Preliminary approach for the detection of olive trees infected by Xylella fastidiosa using a field robot and proximal sensing
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AuthorLópez, Santiago; Cubero, Sergio; Aleixos, Nuria; Alegre, Vicente; Rey, Beatriz; Aguilar, Enrique; Blasco, José
Cita bibliográficaLópez, S., Cubero, S., Aleixos, N., Alegre, V., Rey, B., Aguilar, E. & Blasco, J. (2018). Preliminary approach for the detection of olive trees infected by Xylella fastidiosa using a field robot and proximal sensing. Proceedings of the European Conference on Agricultural Engineering (AgEng2018), 286-290.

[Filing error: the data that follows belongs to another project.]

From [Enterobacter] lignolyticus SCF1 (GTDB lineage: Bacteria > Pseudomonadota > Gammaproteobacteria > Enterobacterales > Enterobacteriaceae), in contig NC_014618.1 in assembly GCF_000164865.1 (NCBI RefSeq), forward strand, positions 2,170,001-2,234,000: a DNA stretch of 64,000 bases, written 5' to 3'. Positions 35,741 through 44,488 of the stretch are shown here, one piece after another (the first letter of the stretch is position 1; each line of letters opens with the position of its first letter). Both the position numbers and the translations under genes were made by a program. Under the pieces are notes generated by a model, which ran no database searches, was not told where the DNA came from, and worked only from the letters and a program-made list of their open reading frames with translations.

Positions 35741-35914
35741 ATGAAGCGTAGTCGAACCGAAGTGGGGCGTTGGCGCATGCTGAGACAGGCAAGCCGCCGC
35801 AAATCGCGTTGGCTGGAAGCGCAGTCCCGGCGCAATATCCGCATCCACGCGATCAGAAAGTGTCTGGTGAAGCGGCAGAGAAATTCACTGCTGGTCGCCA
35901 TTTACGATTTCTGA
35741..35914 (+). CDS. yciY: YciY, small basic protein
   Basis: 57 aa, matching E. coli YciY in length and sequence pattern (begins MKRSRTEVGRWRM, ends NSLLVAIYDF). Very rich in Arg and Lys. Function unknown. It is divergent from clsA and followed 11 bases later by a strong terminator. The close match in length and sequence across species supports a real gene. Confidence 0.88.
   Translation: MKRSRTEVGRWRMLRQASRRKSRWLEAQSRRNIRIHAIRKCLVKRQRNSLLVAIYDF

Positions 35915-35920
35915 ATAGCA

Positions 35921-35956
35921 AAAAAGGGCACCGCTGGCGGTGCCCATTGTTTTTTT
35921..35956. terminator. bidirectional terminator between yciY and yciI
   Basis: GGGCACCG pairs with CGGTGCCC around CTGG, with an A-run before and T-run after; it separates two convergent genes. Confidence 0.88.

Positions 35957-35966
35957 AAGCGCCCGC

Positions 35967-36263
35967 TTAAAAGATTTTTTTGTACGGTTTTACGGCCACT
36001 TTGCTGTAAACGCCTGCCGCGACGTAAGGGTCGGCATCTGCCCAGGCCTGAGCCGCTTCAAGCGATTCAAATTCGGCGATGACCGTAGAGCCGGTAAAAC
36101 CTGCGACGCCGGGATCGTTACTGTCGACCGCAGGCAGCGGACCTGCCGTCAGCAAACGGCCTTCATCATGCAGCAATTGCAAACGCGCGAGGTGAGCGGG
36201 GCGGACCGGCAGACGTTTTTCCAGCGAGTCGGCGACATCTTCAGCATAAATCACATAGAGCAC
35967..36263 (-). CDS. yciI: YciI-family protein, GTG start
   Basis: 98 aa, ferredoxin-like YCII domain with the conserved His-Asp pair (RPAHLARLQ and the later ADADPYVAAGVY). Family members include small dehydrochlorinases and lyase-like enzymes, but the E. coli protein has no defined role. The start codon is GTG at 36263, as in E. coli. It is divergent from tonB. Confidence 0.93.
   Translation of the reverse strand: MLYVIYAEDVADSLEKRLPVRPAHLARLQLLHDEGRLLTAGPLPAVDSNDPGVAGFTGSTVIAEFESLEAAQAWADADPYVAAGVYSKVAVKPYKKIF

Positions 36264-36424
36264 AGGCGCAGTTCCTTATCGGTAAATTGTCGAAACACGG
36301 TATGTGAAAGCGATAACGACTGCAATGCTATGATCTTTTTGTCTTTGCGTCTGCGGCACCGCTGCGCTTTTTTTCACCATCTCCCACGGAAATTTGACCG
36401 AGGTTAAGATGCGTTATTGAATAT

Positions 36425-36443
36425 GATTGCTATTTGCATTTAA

A small field robot was designed and built within the framework of the H2020 project Xylella fastidiosa Active Containment Through a Multidisciplinary-Oriented Research Strategy (XF-ACTORS). The robot is remotely driven and provided with different proximal sensing equipment for the early detection of Xf in olive groves, including thermal, colour and multispectral cameras, and a 2D laser scanner (LiDAR) to obtain the 3D structure of the crop. The equipment is completed by a GPS to geolocate the data obtained and an IMU (inertial measurement unit) to correct the data captured by the LiDAR. An industrial computer triggers the sensors and controls the data acquisition, which is synchronised with the advance of the robot by means of a pulse encoder coupled to the axis of the motor. Then, crop maps can be created off-line after the analysis of the collected data to show graphically potential Xf infection in the trees. Owing to the height of the olive trees inspected, the cameras were placed on a platform that can be elevated up to 200 cm. Two batteries power the electric motors attached to the wheels, thereby allowing a continuous inspection for approximately six hours (a field of about 4 ha). A series of tests have been carried out in an olive orchard showing slight symptoms of Xf infection in the region of Apulia, southern Italy. During the first tests, the robot inspected each row in both directions with the cameras pointing to one side, so as to inspect all sides of the trees. The tests were mainly focused on the development of the mechanics, navigation systems, sensors and data acquisition. Synchronised and geolocated images of the whole crop were also captured with the cameras in different climatic conditions, as well as with the laser scanner for later comparison to the in-situ observations